Close by is a life-size statue of FDR looking out at the beautiful vista.  

FDR was up here on April 10, 1945 and asked his security detail to leave him alone at this spot.  It was apparent that the War was going to be won.  One can only imagine what he was thinking, most likely how to proceed from was-time to peace-time America.  He would die 2 days later at the Little White House. 
Addendum:  Not far from this spot is a memorial rock marking the spot where …

Flashback Friday

Everything is temporary.  Even Polaroids.  Especially Polaroids.  This picture was taken while in college and we seem to be at a hotel.  I haven't the foggiest where but it may have been a fraternity gathering somewhere.  Since I was an officer I might have been forced into it.  But I honestly don't know.  Fraternity conventions were in the summer and we all seem to be dressed for winter.  Oh well, everything is temporary, including memory.  

The back of the head is Russ Foust.  I haven't heard from him in a couple years and my emails don't reach him so if you see this, Rascal, write and tell me how you are.  From left is Dave Dixon, the Brain.  Tom "Sandbag" Sandersfeld and yours truly.  I wasn't known to wear socks and here you can tell.  I didn't really start wearing them until I ran into a dress code at the Mary Davis Home. I got by for a while spray painting my feet, but I was caught and ever since I have worn socks.  Everything is temporary.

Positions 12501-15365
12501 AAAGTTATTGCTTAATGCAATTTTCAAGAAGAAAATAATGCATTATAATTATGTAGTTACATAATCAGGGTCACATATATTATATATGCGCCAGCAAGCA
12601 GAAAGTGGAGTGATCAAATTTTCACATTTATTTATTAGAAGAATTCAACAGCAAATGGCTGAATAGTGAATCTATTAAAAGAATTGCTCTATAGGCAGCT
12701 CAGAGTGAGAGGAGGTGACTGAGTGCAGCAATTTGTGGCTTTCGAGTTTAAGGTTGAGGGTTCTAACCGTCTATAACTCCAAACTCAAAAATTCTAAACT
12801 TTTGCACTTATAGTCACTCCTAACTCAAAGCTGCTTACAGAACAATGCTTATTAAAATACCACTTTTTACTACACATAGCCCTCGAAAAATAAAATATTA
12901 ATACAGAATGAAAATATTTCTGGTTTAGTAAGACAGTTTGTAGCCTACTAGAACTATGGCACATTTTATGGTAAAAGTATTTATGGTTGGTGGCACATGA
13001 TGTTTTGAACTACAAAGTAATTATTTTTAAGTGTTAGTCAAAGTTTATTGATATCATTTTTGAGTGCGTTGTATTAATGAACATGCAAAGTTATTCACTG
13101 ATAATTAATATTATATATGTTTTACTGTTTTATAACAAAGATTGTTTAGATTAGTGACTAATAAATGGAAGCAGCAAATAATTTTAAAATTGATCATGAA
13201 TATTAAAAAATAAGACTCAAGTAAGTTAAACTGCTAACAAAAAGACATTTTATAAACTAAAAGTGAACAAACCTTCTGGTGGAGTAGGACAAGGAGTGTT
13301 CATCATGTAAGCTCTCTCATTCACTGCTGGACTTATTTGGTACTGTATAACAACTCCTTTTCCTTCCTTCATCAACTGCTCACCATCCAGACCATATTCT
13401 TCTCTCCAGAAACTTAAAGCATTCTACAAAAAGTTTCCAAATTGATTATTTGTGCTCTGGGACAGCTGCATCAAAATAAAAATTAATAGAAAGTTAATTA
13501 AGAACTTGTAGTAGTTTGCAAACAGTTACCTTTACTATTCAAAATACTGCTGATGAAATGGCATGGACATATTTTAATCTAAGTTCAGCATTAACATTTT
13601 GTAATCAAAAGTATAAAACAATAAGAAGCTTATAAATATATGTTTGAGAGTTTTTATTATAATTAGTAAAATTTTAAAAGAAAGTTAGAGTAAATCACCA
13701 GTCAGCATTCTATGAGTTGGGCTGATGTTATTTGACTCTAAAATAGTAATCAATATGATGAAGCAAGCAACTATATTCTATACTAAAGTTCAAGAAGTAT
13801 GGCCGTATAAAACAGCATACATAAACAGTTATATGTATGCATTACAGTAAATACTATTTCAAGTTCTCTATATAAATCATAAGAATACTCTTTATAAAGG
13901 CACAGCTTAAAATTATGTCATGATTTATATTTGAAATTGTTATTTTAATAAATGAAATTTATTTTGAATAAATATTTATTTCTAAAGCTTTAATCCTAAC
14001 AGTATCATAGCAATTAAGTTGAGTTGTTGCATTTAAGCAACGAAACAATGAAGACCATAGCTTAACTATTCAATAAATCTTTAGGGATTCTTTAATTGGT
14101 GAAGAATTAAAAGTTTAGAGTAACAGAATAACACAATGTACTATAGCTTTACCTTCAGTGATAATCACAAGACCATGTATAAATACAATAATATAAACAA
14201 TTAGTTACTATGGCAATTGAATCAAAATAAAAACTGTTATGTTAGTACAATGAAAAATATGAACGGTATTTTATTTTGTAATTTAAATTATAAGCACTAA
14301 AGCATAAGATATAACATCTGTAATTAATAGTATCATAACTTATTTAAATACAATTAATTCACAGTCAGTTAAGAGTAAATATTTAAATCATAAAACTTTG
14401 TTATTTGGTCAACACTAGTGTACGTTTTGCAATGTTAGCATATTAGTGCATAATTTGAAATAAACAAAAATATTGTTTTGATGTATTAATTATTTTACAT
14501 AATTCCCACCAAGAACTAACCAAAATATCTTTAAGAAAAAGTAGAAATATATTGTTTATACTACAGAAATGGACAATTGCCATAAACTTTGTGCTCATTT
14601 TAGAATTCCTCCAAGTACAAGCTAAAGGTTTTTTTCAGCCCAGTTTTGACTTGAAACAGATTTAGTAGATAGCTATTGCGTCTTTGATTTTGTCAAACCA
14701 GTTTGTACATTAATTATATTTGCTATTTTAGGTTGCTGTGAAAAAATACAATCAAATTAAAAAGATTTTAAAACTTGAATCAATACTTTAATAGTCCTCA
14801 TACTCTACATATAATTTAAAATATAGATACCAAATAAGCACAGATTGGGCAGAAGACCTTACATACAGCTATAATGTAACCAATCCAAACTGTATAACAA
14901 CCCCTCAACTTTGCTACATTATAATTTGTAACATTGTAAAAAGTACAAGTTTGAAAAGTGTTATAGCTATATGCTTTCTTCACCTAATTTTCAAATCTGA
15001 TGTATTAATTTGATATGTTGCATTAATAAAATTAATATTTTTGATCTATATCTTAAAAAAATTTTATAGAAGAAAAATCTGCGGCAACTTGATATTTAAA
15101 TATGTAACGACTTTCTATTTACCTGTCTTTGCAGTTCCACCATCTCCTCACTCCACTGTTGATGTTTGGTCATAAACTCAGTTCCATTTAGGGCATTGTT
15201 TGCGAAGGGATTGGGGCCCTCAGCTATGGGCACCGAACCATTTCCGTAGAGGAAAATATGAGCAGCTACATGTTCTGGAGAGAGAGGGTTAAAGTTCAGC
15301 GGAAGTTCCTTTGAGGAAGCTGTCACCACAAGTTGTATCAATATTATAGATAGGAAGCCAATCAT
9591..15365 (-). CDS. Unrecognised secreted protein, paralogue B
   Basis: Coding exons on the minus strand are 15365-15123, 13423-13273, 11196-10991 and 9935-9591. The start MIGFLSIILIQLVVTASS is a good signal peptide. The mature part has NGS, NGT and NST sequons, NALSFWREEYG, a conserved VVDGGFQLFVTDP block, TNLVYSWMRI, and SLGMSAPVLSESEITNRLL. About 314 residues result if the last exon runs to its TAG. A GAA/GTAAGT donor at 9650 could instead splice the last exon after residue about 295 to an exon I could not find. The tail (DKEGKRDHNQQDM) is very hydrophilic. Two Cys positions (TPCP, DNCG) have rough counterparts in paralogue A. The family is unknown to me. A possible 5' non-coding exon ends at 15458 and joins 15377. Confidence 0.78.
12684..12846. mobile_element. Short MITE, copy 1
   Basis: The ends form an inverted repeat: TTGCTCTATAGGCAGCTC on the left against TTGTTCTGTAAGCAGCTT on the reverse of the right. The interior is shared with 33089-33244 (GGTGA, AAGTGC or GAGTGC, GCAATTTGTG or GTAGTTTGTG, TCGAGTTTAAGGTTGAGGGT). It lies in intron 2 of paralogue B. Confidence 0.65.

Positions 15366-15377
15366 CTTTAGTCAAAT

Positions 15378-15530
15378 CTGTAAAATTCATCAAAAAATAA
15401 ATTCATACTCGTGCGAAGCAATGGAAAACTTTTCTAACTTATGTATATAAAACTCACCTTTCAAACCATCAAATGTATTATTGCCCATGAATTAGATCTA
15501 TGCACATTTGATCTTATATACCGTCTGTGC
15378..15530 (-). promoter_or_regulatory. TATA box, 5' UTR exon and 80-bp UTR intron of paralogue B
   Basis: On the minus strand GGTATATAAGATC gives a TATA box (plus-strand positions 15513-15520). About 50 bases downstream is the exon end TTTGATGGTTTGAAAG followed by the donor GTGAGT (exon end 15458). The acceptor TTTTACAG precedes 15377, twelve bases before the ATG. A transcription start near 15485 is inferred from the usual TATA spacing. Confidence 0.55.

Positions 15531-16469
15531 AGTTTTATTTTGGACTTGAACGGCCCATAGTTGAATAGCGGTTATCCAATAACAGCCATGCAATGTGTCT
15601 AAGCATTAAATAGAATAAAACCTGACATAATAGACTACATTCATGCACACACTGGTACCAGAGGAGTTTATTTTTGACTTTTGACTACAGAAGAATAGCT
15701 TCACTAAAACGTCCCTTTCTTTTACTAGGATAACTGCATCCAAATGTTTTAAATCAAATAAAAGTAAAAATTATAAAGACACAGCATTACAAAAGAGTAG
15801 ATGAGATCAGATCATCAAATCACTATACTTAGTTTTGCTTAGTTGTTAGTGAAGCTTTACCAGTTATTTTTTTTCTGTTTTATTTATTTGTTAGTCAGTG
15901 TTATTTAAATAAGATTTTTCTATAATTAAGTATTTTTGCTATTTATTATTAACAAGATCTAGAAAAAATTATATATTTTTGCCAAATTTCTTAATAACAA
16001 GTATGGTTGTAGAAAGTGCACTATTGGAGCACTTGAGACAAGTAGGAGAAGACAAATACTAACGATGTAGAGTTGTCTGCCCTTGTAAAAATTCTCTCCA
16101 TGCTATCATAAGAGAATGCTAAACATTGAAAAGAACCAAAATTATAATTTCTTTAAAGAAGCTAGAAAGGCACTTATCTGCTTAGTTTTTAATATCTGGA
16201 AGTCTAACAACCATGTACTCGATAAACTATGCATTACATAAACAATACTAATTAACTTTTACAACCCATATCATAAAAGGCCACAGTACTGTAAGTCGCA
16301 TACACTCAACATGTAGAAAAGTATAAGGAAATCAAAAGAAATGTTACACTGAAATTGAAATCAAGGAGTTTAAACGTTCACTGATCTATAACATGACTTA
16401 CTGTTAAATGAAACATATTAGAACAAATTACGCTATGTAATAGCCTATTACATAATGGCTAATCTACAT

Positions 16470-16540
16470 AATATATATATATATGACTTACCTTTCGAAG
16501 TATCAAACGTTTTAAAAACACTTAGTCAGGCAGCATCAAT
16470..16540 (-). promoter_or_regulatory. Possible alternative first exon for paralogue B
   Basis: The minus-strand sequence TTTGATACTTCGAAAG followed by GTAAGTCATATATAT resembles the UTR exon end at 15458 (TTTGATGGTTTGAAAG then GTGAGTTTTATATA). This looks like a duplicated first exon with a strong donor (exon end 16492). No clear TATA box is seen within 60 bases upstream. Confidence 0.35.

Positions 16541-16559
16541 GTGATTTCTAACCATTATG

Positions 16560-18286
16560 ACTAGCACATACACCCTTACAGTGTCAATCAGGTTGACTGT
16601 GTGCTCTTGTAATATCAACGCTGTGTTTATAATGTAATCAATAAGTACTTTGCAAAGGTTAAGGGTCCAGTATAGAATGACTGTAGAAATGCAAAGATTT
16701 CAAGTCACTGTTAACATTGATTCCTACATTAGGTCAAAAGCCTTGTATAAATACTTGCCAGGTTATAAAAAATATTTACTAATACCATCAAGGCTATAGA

As y…

The Pools

Before Jonas Salk formulated a cure, polio was a scourge of the young for thousands of years and in major outbreaks in Europe and the U.S.  When Franklin Roosevelt contracted the disease he searched for something that would make his legs work, as he was born in a family that expected great things from him.  He found Warm Springs, Georgia for its warm mineral waters.  He subsequently became a bit of a pied piper for other polio sufferers and put the area on the map.  He also fell in love with the secluded town and surrounding forests. 
He built his own getaway and made dozens of trips here while serving as governor of New York and later, President.  He continued to use the pools although he was not cured by the waters, but he and the hundreds of other sufferers felt the buoyancy of the water relieved them of their disease, if only temporarily.  

The pools have survived in much the way they were when FDR was here.  

Here you can see FDR's stunted legs.  The power of the man made this a…

Warm Springs, Again

You may wonder why Warm Springs again when there were other options, like say, the Everglades which I have never explored.  The reason is two-fold.  I genuinely wanted to take it in again in a less rushed manner.  When I visited three years ago I was on my bike and heading North.  If you have ever travelled with me you know it is rush rush rush.  Can't seem to slow down, even when i know I need to back off.  Taking the current Mrs. Blythe would ensure taking it all in at a snail's pace.  
The other reason is that I wanted to have picture taking opportunities.  I am still experimenting and learning the ins-and-outs of a DSLR camera and a back roads trip was just the thing.

You can go back in my archive and hunt the Warm Springs trip before, and I hope you do. (If you are interested check out Existing in BFE on 7-31-13 and 8-1-13)   If not, here are just a very few shots to whet your appetite.  The Little White House was FDR's getaway, not only from the pressures of the Presid…